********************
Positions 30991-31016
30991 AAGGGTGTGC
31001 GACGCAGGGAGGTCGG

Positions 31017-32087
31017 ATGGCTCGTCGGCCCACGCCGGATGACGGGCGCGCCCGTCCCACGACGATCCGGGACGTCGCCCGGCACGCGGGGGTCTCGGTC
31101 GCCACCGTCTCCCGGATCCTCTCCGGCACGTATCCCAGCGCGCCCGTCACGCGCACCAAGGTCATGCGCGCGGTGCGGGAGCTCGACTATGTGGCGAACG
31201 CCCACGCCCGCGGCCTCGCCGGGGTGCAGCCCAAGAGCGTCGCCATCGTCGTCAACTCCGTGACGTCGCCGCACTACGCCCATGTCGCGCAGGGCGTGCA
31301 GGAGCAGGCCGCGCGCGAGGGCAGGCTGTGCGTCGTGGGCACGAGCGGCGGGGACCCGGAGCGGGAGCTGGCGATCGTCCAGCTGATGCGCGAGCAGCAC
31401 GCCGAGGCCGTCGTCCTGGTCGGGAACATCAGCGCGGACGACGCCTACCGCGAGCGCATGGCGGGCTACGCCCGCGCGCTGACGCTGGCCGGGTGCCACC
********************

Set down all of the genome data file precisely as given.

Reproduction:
Positions 30991-31016
30991 AAGGGTGTGC
31001 GACGCAGGGAGGTCGG

Positions 31017-32087
31017 ATGGCTCGTCGGCCCACGCCGGATGACGGGCGCGCCCGTCCCACGACGATCCGGGACGTCGCCCGGCACGCGGGGGTCTCGGTC
31101 GCCACCGTCTCCCGGATCCTCTCCGGCACGTATCCCAGCGCGCCCGTCACGCGCACCAAGGTCATGCGCGCGGTGCGGGAGCTCGACTATGTGGCGAACG
31201 CCCACGCCCGCGGCCTCGCCGGGGTGCAGCCCAAGAGCGTCGCCATCGTCGTCAACTCCGTGACGTCGCCGCACTACGCCCATGTCGCGCAGGGCGTGCA
31301 GGAGCAGGCCGCGCGCGAGGGCAGGCTGTGCGTCGTGGGCACGAGCGGCGGGGACCCGGAGCGGGAGCTGGCGATCGTCCAGCTGATGCGCGAGCAGCAC
31401 GCCGAGGCCGTCGTCCTGGTCGGGAACATCAGCGCGGACGACGCCTACCGCGAGCGCATGGCGGGCTACGCCCGCGCGCTGACGCTGGCCGGGTGCCACC